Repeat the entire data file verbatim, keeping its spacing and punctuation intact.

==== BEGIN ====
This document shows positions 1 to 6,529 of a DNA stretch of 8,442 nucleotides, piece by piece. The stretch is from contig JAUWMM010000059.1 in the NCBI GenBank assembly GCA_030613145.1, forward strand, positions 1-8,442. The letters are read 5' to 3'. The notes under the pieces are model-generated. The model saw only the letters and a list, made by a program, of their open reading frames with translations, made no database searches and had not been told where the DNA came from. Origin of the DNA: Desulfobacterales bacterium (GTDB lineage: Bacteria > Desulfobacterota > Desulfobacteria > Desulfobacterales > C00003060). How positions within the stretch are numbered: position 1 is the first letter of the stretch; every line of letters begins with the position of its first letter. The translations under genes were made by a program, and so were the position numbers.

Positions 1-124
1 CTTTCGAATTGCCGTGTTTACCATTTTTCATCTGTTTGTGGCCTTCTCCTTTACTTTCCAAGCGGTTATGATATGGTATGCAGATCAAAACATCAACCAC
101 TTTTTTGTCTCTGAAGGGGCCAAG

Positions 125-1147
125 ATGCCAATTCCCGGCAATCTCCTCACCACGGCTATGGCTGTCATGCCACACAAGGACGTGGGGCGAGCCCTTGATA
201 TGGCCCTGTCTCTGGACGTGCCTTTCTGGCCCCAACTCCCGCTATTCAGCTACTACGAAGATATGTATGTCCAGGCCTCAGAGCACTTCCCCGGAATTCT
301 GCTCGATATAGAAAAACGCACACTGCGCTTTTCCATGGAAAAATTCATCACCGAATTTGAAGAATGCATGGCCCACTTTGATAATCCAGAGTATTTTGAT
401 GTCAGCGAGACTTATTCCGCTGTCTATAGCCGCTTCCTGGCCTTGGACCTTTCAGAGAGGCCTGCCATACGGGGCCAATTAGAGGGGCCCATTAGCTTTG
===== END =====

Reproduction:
This document shows positions 1 to 6,529 of a DNA stretch of 8,442 nucleotides, piece by piece. The stretch is from contig JAUWMM010000059.1 in the NCBI GenBank assembly GCA_030613145.1, forward strand, positions 1-8,442. The letters are read 5' to 3'. The notes under the pieces are model-generated. The model saw only the letters and a list, made by a program, of their open reading frames with translations, made no database searches and had not been told where the DNA came from. Origin of the DNA: Desulfobacterales bacterium (GTDB lineage: Bacteria > Desulfobacterota > Desulfobacteria > Desulfobacterales > C00003060). How positions within the stretch are numbered: position 1 is the first letter of the stretch; every line of letters begins with the position of its first letter. The translations under genes were made by a program, and so were the position numbers.

Positions 1-124
1 CTTTCGAATTGCCGTGTTTACCATTTTTCATCTGTTTGTGGCCTTCTCCTTTACTTTCCAAGCGGTTATGATATGGTATGCAGATCAAAACATCAACCAC
101 TTTTTTGTCTCTGAAGGGGCCAAG

Positions 125-1147
125 ATGCCAATTCCCGGCAATCTCCTCACCACGGCTATGGCTGTCATGCCACACAAGGACGTGGGGCGAGCCCTTGATA
201 TGGCCCTGTCTCTGGACGTGCCTTTCTGGCCCCAACTCCCGCTATTCAGCTACTACGAAGATATGTATGTCCAGGCCTCAGAGCACTTCCCCGGAATTCT
301 GCTCGATATAGAAAAACGCACACTGCGCTTTTCCATGGAAAAATTCATCACCGAATTTGAAGAATGCATGGCCCACTTTGATAATCCAGAGTATTTTGAT
401 GTCAGCGAGACTTATTCCGCTGTCTATAGCCGCTTCCTGGCCTTGGACCTTTCAGAGAGGCCTGCCATACGGGGCCAATTAGAGGGGCCCATTAGCTTTG